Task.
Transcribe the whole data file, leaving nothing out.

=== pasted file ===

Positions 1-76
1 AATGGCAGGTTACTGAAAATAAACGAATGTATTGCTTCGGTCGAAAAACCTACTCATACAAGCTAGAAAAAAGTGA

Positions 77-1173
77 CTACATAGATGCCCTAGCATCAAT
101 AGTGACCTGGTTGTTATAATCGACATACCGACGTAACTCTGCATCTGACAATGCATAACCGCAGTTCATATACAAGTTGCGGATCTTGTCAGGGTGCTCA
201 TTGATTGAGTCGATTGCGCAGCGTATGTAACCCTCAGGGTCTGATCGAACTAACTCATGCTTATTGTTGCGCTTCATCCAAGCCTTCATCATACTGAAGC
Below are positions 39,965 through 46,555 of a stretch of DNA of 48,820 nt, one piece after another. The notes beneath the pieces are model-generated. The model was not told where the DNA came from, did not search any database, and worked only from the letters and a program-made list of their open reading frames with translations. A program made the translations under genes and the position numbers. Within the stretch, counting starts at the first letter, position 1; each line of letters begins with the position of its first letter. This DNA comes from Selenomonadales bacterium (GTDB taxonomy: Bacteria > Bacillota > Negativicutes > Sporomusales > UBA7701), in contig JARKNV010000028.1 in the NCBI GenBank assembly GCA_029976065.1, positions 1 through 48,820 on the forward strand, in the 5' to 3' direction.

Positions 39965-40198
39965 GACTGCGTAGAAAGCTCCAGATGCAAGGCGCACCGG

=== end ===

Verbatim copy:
Positions 1-76
1 AATGGCAGGTTACTGAAAATAAACGAATGTATTGCTTCGGTCGAAAAACCTACTCATACAAGCTAGAAAAAAGTGA

Positions 77-1173
77 CTACATAGATGCCCTAGCATCAAT
101 AGTGACCTGGTTGTTATAATCGACATACCGACGTAACTCTGCATCTGACAATGCATAACCGCAGTTCATATACAAGTTGCGGATCTTGTCAGGGTGCTCA
201 TTGATTGAGTCGATTGCGCAGCGTATGTAACCCTCAGGGTCTGATCGAACTAACTCATGCTTATTGTTGCGCTTCATCCAAGCCTTCATCATACTGAAGC
Below are positions 39,965 through 46,555 of a stretch of DNA of 48,820 nt, one piece after another. The notes beneath the pieces are model-generated. The model was not told where the DNA came from, did not search any database, and worked only from the letters and a program-made list of their open reading frames with translations. A program made the translations under genes and the position numbers. Within the stretch, counting starts at the first letter, position 1; each line of letters begins with the position of its first letter. This DNA comes from Selenomonadales bacterium (GTDB taxonomy: Bacteria > Bacillota > Negativicutes > Sporomusales > UBA7701), in contig JARKNV010000028.1 in the NCBI GenBank assembly GCA_029976065.1, positions 1 through 48,820 on the forward strand, in the 5' to 3' direction.

Positions 39965-40198
39965 GACTGCGTAGAAAGCTCCAGATGCAAGGCGCACCGG